The main issue is this: You cannot know, from the worm or public information, what my targeting information has told me and you cannot even begin to ask until you understand the code. Analyzing Stuxnet took MONTHS OF HARD WORK. And almost certainly,  this analysis was only successful because of leprechaun-like luck, and there are still many parts of it which are not well understood.

So combine both an inability to determine after-the-fact if a worm or other tool was released with a minimal chance for death or injury because you don't know my targeting parameters with the technical difficulty of examining my code itself for "intent" to put International Law frameworks on a Tokyo-level shaky foundation. Of course, the added complication is that all of cyber goes over civilian infrastructure - which moots that angle as a differentiating legal analysis.

Many of the big governmental processes try to find a way to attach "intent" to code, and fall on their face. The Wassenaar Arrangement's cyber regs is one of them. In general, this is a problem International Law and Policy students will say is in every domain, but in Cyber, it's a dominant disruptive force. 

In other words, we cannot say that NotPetya was an "indiscriminate weapon". 

Monday, July 17, 2017

The Multi-Stakeholder Approach

I was struck listening to this policy panel as it weaved and dodged to avoid really confronting the hard questions it raised.

Asking for lexicons is weak sauce.
True enough.
He wants to have separate conversations on everything because that seems simpler. But it's a mirage - everything is connected. This is the kind of policy plan that works fine until any rubber has to hit any road whatsoever.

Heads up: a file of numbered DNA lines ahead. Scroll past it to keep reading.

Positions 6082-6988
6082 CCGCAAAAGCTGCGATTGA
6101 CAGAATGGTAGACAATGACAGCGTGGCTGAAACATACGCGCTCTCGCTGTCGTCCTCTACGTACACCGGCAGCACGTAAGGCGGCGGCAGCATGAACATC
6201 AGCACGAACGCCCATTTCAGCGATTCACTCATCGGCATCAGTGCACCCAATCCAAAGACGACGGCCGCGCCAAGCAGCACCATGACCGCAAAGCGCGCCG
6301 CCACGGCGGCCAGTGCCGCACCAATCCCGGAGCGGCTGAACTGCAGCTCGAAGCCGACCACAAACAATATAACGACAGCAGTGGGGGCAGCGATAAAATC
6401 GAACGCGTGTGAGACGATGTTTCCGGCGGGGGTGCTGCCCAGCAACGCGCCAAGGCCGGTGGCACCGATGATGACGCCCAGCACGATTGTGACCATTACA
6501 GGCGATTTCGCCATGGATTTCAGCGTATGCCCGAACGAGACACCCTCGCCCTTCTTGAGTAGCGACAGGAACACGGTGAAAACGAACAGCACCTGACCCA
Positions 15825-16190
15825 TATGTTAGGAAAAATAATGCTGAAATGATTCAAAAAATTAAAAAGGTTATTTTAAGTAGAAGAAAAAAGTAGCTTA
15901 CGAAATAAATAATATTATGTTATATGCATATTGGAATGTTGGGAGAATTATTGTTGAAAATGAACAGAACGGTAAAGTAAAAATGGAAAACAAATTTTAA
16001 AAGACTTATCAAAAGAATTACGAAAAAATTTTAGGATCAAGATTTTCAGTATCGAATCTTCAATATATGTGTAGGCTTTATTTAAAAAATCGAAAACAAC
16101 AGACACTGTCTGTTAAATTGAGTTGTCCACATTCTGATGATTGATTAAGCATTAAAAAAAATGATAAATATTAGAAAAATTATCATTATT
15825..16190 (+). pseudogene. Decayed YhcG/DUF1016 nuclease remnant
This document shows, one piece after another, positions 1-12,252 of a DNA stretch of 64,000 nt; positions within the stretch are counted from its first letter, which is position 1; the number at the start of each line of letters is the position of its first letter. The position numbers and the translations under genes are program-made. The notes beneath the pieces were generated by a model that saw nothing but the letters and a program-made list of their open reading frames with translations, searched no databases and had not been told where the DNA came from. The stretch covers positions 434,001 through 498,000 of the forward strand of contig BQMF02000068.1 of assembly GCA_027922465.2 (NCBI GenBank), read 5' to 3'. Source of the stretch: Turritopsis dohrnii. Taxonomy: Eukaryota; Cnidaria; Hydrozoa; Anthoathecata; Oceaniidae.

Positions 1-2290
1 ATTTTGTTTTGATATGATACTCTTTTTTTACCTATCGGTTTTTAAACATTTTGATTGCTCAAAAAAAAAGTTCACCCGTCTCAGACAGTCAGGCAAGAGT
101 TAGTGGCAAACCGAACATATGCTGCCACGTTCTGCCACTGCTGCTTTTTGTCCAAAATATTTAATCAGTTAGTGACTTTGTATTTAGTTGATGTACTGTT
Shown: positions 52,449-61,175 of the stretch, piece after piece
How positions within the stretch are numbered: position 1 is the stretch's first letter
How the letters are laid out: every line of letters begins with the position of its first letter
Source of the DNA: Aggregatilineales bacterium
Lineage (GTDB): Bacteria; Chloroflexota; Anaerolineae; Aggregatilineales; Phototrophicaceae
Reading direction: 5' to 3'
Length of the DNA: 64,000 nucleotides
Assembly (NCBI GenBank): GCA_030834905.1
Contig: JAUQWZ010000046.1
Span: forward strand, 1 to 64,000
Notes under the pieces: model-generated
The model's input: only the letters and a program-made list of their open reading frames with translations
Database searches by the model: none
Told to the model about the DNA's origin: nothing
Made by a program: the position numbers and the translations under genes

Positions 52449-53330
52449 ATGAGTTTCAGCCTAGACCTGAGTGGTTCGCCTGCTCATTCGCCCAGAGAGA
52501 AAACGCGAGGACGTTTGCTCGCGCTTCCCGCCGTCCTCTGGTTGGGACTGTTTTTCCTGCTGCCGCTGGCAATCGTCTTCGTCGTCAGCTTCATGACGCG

Jane Holl Lute never has anything interesting to say on Cyber. Here's a review of her BlackHat Keynote: click. It's pretty telling about the policy community that she still gets on these panels.
Ok, here are some of the hard questions that got left on the cutting room floor:

What can we do about having the information security community not trust the USG when it comes to what we say? 

What are the values of the information security community, and what would it mean to respect them in a multi-stakeholder environment on the Internet? 

What are we going to do if we can't detangle all these issues?

Wednesday, July 12, 2017

What Kaspersky Means for Cyber Policy


Kaspersky has officially and unofficially denied any wrongdoing of any kind. But on the other hand, the recent actions by the US Government have not been subtle. The question is whether you believe McCain and Rubio and the IC over Eugene Kaspersky. It is clear from public reports that there is damning, but classified evidence which the US has no intention of releasing.

And there will be impact from the ban: While it's true that government agencies are "free" to still buy Kaspersky products, its unlikely any agency will do so, other than as a migration plan onto a GSA approved product.

If you've been to any US conference recently you've seen the sad sad Huawei booth, run by a "reseller" who would just as soon have the Huawei name removed from his equipment lines and unread brochures. This is what awaits Kaspersky in the US market, and there does not seem to be a way to fight it.

While this action only directly affects US Agencies (further bans may follow in legislation), it would be difficult to be a US Bank (aka, Critical Infrastructure) and continue using their software, and this could have widespread repercussions (as almost all banks are tightly connected and that is a huge market to lose for Kaspersky). Likewise, cyber insurance plans may require migrating off Kaspersky as a "known risk".

Examining what Kaspersky could have done to generate this reaction, you also have to note there are no mitigating factors available for recourse. The offer of looking at the source code means nothing since Kaspersky's AV is by definition a self-updating rootkit. So let's go over the kinds of things it  could have been:

  • Hack Back assistance (aka, "Active Countermeasures", as hinted at in the Bloomberg Report)
  • HUMINT cooperation (i.e. especially at their yearly Security Analyst Conference)
  • Influence operations (aka, ThreatPost, which is an interesting side venture for an AV)

The USG has not said what Kaspersky did that was so bad. What we've said is one clear thing: There is a line. Don't cross it.

As most of my friends say: It's about time.